This newspaper yields to no one in its enthusiasm for renewable energy. It also has sympathy with the argument by the Confederation of British Industry and others that the existing planning system is protracted and cumbersome when it comes to reaching decisions on important new pieces of infrastructure.
But opposition parties and rebel Labour backbenchers have been right to oppose the particular moves to speed up planning which the Government has been proposing. For their measures will undermine the systems by which the public can hold politicians and business leaders accountable for what they are planning. There is something deeply unattractive about the idea of an unelected quango making final decisions on the biggest planning applications, such as airports and by-passes.
At present, major planning decisions can take far too long. The public inquiry into Terminal Five at Heathrow Airport became the longest in British history. It took seven years, had 700 people giving evidence, cost £80m and then came up with the decision that everyone expected in the first place. But there are other ways to prevent a few vociferous campaigners from abusing the planning system to delay economic development that can bring jobs and prosperity to thousands.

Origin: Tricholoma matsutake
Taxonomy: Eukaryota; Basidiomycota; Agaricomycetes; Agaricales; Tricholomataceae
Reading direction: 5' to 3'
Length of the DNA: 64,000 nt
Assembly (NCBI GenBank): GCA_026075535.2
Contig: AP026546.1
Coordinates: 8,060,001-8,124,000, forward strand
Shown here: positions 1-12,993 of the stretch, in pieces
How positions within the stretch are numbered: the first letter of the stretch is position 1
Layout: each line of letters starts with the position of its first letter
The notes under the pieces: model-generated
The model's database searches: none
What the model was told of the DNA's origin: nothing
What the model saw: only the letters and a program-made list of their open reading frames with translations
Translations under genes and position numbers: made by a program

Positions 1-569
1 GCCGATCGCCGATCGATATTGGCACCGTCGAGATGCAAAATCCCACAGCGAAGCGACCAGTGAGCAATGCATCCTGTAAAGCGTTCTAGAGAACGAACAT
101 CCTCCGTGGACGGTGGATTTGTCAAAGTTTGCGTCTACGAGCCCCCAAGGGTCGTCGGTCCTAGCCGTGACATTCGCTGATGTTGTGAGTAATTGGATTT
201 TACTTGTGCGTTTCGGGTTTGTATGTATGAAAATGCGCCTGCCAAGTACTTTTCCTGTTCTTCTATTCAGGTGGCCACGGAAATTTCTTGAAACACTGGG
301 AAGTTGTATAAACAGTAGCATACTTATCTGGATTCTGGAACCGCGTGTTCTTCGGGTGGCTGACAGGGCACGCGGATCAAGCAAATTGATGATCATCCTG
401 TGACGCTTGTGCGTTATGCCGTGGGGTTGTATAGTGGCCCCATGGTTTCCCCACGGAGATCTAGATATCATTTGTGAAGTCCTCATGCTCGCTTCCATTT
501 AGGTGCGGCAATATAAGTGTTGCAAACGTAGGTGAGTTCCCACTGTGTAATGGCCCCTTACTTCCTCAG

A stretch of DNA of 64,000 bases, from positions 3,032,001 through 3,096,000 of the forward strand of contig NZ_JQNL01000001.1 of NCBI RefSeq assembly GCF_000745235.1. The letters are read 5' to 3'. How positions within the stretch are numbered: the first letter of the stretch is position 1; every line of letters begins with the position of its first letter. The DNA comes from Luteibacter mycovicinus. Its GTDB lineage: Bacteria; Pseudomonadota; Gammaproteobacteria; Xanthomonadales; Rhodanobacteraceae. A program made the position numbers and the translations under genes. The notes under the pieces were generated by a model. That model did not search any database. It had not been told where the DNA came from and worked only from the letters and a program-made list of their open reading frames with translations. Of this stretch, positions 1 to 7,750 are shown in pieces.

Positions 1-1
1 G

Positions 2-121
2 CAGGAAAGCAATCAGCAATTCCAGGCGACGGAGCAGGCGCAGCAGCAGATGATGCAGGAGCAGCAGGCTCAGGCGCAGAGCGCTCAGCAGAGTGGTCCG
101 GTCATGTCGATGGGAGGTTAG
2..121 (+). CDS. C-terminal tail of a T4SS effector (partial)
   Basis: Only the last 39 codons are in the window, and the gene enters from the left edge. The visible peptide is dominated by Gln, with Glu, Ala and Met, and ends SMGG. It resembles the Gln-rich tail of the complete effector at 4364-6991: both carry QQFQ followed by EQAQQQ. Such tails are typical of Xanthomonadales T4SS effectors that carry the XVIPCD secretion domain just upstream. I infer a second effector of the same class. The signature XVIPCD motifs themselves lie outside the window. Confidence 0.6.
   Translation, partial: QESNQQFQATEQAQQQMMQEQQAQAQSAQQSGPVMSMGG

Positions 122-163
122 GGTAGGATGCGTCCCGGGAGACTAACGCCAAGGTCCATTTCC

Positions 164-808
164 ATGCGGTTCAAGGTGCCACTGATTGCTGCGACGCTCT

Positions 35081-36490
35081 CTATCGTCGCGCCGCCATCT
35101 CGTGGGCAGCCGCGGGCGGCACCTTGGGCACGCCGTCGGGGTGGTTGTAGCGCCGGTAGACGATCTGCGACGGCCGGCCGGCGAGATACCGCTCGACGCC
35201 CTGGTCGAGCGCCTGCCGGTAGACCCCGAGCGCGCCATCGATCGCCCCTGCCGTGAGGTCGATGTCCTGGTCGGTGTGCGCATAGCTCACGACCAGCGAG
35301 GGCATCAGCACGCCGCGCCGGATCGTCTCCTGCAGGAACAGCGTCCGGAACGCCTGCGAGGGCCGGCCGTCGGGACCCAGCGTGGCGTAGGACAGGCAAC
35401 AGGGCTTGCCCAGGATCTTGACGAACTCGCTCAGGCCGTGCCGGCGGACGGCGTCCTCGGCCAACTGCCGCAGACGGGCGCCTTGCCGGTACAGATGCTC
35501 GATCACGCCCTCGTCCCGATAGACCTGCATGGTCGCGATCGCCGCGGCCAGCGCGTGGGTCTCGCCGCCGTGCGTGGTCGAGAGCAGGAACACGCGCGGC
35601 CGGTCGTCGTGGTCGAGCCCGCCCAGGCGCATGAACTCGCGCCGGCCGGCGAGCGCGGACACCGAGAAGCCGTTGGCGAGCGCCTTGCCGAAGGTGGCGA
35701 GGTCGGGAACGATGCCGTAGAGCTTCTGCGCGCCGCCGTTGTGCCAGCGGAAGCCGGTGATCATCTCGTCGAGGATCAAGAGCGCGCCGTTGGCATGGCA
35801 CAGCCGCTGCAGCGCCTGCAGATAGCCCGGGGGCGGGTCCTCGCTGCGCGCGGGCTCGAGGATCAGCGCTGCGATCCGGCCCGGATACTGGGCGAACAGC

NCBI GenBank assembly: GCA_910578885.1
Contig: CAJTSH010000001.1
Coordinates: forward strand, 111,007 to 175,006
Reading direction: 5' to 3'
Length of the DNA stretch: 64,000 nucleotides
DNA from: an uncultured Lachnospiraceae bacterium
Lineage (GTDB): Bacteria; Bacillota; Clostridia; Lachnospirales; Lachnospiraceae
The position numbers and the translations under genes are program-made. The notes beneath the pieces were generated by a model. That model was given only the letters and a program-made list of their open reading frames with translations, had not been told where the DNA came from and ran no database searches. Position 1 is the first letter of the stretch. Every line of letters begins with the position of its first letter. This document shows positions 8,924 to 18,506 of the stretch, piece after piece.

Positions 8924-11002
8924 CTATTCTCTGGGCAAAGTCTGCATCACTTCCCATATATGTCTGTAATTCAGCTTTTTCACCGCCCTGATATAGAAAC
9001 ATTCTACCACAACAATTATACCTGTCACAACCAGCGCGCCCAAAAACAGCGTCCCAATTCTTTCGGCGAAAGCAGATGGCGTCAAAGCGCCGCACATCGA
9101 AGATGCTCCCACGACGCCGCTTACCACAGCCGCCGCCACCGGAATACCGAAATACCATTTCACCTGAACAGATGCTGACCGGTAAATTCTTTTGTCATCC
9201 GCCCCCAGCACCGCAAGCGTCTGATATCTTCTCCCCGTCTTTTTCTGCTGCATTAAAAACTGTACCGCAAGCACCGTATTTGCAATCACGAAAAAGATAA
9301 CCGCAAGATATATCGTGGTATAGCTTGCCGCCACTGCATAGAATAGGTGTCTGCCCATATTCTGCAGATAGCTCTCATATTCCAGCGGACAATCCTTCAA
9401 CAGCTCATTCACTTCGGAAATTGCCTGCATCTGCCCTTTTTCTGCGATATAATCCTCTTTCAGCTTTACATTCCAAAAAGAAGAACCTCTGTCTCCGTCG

The truth is that the Government’s present proposals are a device to push through its favoured grands projets. Ministers have argued that the new system will give them, and Parliament, a big job to do at the outset, laying down the strategic guidelines for the new independent planning commission. They have even said that it will give local people a stronger chance to influence decisions.
But the proposed open-floor session, where objectors can speak, will not allow them to cross-examine witnesses. That seriously limits proper accountability. The voices of residents, pressure groups and elected councillors will be constrained. The concessions the Government offered Labour rebels yesterday do not adequately address this.
In the end, decisions on massive infrastructure projects must be made by an elected politician answerable to Parliament and the electorate. For it is politicians who need to make it clear to voters that the era of cheap fuel is over.
It is they who must confront citizens with the inconsistency of supporting renewable energy and then objecting to a wind farm on hills behind their homes. At present, many voters seem to be in a state of denial about such matters.
But hard decisions can be made only when those who are to be affected by them have a say in making them.
26 June 2008
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